Jul. 13, 2012
A US antitrust case initially leveled against seven potash industry titans will have its day in court after the US Court of Appeals in Chicago agreed to hear the case.
The case, which was initially dismissed last September, alleges that foreign potash producers “created a cartel, took steps outside the US to drive up the price of a product that is wanted in the US,” the court said in its decision.
Agrium , PotashCorp ,Mosaic Co and four Russian and Belarusian potash producers are the target of at least two plaintiffs who claim the companies aligned business conduct in the US and three other markets (Brazil, China and India) between 2003 and 2008.
During the five-year period, imported potash prices increased by 600 percent while demand fell during much of the period (not including Asia) while the defendants carried excess capacity, the plaintiffs claimed.
In the initial 2011 Court of Appeals hearing, plaintiffs gave general and specific examples of the activities it perceived as collusive actions. One example referred to actions taken during the last two months of 2005 by Mosaic when it announced a temporary 200,000 ton reduction in potash production shortly after PotashCorp announced the shutdown of three of its mines, removing 1.34 million tons of potash from the market.
The plaintiffs claimed these actions did not reflect the activities of companies acting under free market rules.
The ‘cartel cliam’ falls under the US Foreign Trade Antitrust Improvements Act which extends US antitrust law to the conduct of foreign firms directly impacting US imports. At the upcoming hearing, the plaintiffs will need to demonstrate a plausible “direct, substantial and reasonably foreseeable” connection between the alleged foreign anticompetitive activity and the domestic potash market in order for the case to be successful, Washington, DC antitrust lawyer Hauwa Otori blogged in a 2011 commentary.
Demonstrating that the companies coordinated their activities, and not just acted independently in response to an oligopolistic market, will be difficult.
“They want to prove the Canadians were colluding with the Russians? I don’t think so. It’s just an oligopoly,” the Financial Post quoted Chris Damas, an independent analyst.
Can juniors bust the cartel?
Losing the case would be dramatic for the industry’s major producers with potentially severe financial and reputational blowback. But the addition of junior greendfield projects could have just as big an impact on the potash market.
A recent report by agricultural market consultants Rabobank said that new players in the potash market will add additional supply and could reduce the marketshare of majors like PotashCorp.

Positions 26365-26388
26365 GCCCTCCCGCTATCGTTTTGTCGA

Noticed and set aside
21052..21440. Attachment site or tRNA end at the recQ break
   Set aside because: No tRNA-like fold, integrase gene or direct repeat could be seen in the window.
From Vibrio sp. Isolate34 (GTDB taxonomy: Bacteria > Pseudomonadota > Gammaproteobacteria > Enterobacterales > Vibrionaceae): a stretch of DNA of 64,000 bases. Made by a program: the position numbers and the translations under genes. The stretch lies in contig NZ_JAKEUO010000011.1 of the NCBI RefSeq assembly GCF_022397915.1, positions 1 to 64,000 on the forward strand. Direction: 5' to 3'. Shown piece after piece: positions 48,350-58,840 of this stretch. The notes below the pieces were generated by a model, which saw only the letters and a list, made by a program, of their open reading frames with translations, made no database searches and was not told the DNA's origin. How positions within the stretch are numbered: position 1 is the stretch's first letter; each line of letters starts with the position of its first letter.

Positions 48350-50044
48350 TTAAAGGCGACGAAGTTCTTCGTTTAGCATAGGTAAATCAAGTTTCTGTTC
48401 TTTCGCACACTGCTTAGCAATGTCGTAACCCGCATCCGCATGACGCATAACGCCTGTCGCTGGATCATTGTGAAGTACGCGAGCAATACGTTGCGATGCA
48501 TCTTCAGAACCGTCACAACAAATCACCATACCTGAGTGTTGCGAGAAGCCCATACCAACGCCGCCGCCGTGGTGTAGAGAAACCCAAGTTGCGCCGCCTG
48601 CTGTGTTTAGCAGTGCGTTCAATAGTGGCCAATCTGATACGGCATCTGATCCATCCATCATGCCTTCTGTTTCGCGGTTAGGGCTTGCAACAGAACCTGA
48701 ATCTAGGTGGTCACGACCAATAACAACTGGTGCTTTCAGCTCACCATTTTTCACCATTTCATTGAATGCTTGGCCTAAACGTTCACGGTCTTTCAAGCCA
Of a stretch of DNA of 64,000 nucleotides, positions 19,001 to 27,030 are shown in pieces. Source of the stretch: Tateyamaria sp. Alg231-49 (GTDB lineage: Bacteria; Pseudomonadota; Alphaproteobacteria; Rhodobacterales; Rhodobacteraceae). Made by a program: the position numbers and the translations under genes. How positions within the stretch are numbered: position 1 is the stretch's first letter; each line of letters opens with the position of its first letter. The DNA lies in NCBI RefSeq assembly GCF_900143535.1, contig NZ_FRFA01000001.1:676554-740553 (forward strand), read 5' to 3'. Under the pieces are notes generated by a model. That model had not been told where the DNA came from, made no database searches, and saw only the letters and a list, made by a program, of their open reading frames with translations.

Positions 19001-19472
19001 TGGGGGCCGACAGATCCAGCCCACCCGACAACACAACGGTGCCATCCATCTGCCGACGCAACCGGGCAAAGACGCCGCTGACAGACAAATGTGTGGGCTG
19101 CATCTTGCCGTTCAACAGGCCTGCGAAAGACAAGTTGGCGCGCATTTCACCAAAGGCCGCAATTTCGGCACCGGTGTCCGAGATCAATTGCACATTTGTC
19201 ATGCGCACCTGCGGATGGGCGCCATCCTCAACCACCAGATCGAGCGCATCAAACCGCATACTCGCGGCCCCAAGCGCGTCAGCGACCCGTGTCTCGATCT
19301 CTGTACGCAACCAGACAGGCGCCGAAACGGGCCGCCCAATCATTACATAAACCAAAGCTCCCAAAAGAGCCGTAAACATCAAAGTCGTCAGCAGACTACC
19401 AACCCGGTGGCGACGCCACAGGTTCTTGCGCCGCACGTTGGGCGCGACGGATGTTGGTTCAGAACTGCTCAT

In one scenario Rabobank outlined, potash output could grow to 107 million tonnes by 2020, up from the current 78 million tonnes. That would create 59 percent excess capacity in the open market, assuming China, Brazil and India saw a slight decline in import demand.
Western Potash’s upcoming solution-based Milestone project slated to come online by 2016 is one of the projects aiming to reduce the potash oligopoly.
Western’s CEO, Patricio Varas, believes new market “should make for a more competitive environment by allowing supply/demand fundamentals to dictate pricing of this vital commodity,” he was quoted saying in a recent Vancouver Sun article.
But PotashCorp CEO Bill Doyle recently stated he did not see any new potash projects coming online in the next five years due to the timing required to bring new production online. Instead, Doyle believes any new production during then next five years will instead come from brownfield expansion from existing projects, comments that were not well received by companies aiming to reduce the market dominance of entrenched producers.
Western’s John Costigan believes Doyle’s comments ignore the recent start of construction at K+S greenfield Legacy project in southern Saskatchewan that broke ground late last month as well as ignoring the nature of Western’s Milestone project.
“Our Milestone project is a solution mine that can in general be built in 4 years. We’re just building a plant on surface,” Costigan told Proactive Investors, adding: ”Doyle must be pretty terrified to ignore something that is right in front of his eyes.”